A retired senior Scotland Yard police officer has admitted authorising secret recordings of a meeting between a friend of murdered teenager Stephen Lawrence, his lawyers and detectives.
Police officers had wanted "an unassailable record of what transpired" in meetings in 1999 and 2000, ex-deputy assistant commissioner John Grieve said.
Mr Grieve, who was director of the racial and violent crimes task force between 1998 and 2002, told the BBC he deeply regretted any distress, dismay or alarm that his decision may have caused Brooks, or Mr Lawrence's parents Doreen and Neville.
Mr Grieve said that at the time his team were both trying to solve Stephen Lawrence's murder and lead the Metropolitan Police response to charges of institutional racism after the Stephen Lawrence Inquiry report.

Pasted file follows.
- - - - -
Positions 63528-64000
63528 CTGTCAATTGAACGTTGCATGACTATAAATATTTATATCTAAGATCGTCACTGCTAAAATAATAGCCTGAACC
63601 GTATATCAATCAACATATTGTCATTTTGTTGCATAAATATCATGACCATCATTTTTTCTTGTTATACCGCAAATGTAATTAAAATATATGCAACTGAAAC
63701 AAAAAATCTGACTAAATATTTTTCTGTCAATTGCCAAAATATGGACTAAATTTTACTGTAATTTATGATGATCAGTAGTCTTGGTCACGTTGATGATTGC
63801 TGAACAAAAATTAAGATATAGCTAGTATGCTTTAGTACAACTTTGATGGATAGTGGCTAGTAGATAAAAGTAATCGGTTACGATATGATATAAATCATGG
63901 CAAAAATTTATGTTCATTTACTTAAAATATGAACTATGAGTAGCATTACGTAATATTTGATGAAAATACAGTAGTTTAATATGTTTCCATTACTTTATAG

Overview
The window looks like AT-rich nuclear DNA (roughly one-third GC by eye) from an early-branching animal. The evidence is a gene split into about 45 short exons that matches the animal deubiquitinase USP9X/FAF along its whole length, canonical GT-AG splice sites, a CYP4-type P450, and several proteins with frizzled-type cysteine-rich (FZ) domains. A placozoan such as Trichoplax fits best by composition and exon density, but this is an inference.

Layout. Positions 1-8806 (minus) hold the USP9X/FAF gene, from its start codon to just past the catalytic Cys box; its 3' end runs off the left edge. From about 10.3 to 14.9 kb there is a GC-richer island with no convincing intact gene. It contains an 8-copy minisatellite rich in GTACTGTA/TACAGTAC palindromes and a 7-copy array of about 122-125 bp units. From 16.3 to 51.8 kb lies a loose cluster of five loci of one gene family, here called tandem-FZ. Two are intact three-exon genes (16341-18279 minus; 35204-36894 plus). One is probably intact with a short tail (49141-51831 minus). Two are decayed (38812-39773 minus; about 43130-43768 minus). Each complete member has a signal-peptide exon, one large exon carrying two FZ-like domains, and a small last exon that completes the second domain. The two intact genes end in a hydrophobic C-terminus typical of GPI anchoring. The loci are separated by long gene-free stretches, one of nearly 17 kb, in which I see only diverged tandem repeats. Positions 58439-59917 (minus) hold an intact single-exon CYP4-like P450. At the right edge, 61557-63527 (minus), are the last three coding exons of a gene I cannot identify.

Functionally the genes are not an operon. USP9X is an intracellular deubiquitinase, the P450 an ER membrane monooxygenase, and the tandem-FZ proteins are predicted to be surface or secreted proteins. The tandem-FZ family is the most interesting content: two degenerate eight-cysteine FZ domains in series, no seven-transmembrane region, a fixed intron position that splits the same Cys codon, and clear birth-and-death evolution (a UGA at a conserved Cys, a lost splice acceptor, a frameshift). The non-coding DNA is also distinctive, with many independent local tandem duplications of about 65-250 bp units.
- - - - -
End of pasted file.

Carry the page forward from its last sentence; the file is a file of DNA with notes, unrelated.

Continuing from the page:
He denied that officers had sought to trick or deceive anyone involved in the meetings.
More top news
Newly re-elected Labour leader Jeremy Corbyn describes his relationship with Mr Khan as "fine", even though they haven't spoken recently.
The kittens were in a poor condition when they were rescued, but are now putting on weight and will soon be ready for new homes.
Ian Bashford was just 200 metres from the finish line when he was struck by the car.